residual message-

what a speaker wants the audience to remember after it has forgotten everything else in a speech -

• Audience- centeredness

keeping the audience foremost in mind at every step of speech preparation and presentation

• Identification

speakers trying to create a bond with their listeners by emphasizing common values, goals, and experiences

• Egocentrism

tendency for people to be concerned and pay closest attention to those messages that affect their own value, beliefs, and well being

Stereotyping

creating an oversimplified image of a particular group of people, usually by assuming that all members of the group are alike.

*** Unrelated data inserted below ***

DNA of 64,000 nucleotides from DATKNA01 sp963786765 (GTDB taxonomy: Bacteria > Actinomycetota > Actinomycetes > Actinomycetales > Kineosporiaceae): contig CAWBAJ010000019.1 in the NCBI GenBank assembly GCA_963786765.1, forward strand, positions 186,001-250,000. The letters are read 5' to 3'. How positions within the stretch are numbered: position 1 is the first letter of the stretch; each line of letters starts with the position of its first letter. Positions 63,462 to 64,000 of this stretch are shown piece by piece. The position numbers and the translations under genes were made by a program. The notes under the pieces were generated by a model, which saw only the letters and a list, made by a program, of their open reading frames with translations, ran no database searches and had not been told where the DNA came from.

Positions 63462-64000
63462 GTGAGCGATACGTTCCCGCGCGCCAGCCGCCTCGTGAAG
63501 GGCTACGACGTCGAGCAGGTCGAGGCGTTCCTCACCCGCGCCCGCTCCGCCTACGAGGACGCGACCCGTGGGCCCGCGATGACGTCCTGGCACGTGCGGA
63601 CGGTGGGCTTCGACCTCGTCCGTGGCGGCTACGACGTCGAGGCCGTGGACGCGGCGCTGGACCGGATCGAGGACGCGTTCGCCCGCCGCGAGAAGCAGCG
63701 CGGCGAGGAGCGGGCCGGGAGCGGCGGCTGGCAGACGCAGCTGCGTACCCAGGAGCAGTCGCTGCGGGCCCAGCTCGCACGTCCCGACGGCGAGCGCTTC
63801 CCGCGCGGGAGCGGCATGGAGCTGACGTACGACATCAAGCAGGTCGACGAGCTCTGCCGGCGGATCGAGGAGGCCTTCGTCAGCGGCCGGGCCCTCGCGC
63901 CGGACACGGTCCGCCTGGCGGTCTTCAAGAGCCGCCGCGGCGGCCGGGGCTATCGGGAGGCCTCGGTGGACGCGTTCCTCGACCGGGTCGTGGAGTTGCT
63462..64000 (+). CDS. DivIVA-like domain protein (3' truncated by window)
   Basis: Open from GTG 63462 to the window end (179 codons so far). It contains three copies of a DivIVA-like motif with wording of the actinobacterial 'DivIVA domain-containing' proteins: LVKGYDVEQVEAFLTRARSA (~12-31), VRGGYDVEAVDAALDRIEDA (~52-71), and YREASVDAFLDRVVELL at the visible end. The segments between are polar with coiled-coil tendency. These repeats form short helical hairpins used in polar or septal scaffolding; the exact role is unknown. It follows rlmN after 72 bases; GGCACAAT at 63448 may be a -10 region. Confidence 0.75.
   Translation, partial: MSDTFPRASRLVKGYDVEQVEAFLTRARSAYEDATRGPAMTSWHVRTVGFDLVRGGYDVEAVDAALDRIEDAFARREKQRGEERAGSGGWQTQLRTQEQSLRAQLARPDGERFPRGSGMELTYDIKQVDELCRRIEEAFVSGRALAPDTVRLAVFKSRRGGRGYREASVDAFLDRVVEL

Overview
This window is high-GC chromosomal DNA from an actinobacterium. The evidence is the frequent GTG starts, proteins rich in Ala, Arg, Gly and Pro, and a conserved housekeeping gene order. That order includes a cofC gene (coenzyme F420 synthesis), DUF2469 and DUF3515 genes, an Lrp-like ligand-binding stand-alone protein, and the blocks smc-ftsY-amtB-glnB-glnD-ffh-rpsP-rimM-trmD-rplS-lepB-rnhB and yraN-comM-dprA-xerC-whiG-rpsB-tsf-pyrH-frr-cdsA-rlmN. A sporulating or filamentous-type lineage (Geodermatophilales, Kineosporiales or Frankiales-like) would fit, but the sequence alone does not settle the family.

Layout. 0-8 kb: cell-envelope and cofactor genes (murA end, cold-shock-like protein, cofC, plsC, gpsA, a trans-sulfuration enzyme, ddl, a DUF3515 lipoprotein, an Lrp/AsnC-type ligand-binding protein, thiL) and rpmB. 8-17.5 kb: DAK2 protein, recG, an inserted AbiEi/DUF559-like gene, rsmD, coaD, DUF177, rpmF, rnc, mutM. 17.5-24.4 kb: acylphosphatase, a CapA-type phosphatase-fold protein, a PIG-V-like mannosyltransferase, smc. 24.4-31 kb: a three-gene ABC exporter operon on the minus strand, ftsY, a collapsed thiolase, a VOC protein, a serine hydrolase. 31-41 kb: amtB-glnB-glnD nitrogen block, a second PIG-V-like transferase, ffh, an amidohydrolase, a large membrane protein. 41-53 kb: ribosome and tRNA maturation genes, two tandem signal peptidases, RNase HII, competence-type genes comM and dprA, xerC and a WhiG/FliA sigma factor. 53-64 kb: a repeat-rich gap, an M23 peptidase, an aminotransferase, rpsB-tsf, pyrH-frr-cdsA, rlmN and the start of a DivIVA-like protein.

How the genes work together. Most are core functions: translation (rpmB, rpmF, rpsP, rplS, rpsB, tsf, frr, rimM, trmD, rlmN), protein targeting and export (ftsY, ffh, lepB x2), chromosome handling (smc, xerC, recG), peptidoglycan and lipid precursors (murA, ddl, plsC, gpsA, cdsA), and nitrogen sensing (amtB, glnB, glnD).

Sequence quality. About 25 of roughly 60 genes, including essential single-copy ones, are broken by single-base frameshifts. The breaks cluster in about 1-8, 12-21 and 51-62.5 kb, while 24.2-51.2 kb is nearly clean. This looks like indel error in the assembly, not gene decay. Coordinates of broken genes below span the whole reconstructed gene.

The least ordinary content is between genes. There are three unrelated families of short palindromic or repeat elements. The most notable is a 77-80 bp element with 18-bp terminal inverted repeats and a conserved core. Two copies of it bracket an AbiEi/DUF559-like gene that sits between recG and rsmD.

• Demographic audience analysis

- audience analysis that focus on factors such as age, gender, religion, sexual orientation, group membership, racial ethnic or cultural background

Situational audience analysis

audience analysis that focuses on situational factors such as: the size of the audience, the physical setting for the speech, and the disposition of the audience towards the topic, the speaker, and the occasion.

• Fixed alternative questions

questions that offer a fixed choice between two or more alternatives

• Scale questions-

questions that require responses at fixed intervals along a scale of answers ( seldom,, very seldom , very oftern)

• Open ended questions

questions that allow respondents to respond however they want

• Audience adaptation before the speech

need to keep audience at mind every stage of the speech, must submerge own views completely. Try to imagine what they'll like and dislike